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Department of Biology & Biochemistry, Unit Catalogue 2011/12

BB10200: Biodiversity 1

Click here for further information Credits: 6
Click here for further information Level: Certificate (FHEQ level 4)
Click here for further information Period: Semester 1
Click here for further information Assessment: EX 100%, PR 0%
Click here for further information Supplementary Assessment: Like-for-like reassessment (where allowed by programme regulations)
Click here for further information Requisites:
Click here for further information Description: Aims:
To introduce prokaryote life forms. Explore fungal growth forms, life styles and reproductive strategies. To review the diversity among the Protista and define their relationship to other living things. To demonstrate the diversity of invertebrate animals and explore key aspects of structure and function in representative groups at each level of organization.

Learning Outcomes:
After taking this course the student should be able to:
* debate the principles behind the domain theory of the "tree of life"
* discuss bacterial growth in terms of nutritional requirement and the influence of physicochemical factors on growth and survival
* demonstrate an appreciation of how and why Protists may be classified in more than one "Kingdom" and an understanding of the major themes in this diverse grouping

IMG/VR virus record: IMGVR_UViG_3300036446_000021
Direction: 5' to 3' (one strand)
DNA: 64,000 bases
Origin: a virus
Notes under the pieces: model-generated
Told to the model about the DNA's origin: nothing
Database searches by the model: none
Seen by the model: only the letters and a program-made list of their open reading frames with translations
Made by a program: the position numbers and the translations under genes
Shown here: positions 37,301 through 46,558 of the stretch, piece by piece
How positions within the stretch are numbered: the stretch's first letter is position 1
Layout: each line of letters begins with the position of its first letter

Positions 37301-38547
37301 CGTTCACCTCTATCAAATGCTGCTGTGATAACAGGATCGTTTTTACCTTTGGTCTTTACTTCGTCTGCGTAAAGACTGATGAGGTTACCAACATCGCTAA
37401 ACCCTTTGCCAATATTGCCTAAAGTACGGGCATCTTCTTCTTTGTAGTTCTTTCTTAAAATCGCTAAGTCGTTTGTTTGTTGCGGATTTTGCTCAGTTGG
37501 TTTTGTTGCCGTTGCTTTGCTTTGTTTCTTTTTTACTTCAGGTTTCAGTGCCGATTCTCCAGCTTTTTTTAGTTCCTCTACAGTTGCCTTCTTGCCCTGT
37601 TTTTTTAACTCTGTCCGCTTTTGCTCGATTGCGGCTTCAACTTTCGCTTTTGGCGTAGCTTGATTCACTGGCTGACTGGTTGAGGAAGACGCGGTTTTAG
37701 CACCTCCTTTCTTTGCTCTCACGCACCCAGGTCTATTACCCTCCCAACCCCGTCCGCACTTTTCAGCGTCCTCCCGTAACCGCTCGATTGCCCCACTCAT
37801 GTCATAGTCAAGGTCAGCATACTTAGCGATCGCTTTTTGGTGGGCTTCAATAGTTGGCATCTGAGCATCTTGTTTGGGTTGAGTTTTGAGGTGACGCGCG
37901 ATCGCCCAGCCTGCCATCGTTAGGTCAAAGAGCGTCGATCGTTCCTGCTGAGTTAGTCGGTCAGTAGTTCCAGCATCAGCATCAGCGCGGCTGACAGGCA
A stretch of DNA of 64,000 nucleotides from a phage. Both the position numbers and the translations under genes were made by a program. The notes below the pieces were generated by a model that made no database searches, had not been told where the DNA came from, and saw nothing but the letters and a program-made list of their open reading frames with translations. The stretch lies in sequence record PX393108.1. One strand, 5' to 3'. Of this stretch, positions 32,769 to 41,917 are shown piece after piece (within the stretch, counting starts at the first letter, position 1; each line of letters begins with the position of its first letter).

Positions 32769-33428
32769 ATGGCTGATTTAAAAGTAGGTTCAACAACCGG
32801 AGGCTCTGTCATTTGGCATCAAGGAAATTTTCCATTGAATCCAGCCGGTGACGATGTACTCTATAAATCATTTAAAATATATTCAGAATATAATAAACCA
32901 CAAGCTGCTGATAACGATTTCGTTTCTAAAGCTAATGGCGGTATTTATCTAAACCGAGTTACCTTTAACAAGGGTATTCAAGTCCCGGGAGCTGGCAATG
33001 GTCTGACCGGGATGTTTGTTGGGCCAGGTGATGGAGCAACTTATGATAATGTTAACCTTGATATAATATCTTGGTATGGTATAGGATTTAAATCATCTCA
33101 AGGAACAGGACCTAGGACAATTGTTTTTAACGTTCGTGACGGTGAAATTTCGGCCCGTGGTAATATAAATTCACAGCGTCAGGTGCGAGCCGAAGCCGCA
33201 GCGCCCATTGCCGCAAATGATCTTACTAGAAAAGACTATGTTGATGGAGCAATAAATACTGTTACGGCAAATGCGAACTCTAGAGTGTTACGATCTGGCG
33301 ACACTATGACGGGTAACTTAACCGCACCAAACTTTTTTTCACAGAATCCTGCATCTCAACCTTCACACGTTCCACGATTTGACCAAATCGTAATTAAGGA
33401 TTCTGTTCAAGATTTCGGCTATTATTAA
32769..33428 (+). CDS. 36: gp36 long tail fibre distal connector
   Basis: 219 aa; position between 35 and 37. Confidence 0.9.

* explain the importance of fungi to the productivity and biodiversity of ecosystems and how and why fungi form mutualistic and parasitic relationships with other organisms
* explain why viruses are difficult to treat compared to diseases caused by bacteria and answer the question "is a virus alive?"

Learning and studying T/F/A, Written communication T/F/A, Numeracy & computation T/F/A, Laboratory skills T/F, Information technology T/F, Problem solving T/F, Information handling & retrieval T/F/A, Working independently T/F.

Introduction: Classification of life - how many kingdoms?
Protists: the evolution of multicellularity and beyond
Viruses: properties and life cycles
Fungi: an outline of form and function
Bacteria: relationship to the other domains of cell-based life; bacterial cell shapes and size, ubiquity and adaptability; methods for their visualisation; anatomy, from chromosome to capsule, via ribosomes, cytoplasmic inclusions, cell membrane, cell wall, pili, flagella and endospores; growth/cultivation; nutritional requirements, modes of energy-yielding metabolism, influence of physical factors.
Click here for further informationProgramme availability:

BB10200 is Compulsory on the following programmes:

Department of Biology & Biochemistry
  • USBB-AFB03 : BSc (hons) Biology (Full-time) - Year 1
  • USBB-AKB07 : BSc (hons) Biology with Professional Placement (Full-time with Thick Sandwich Placement) - Year 1

NB. Programmes and units are subject to change at any time, in accordance with normal University procedures.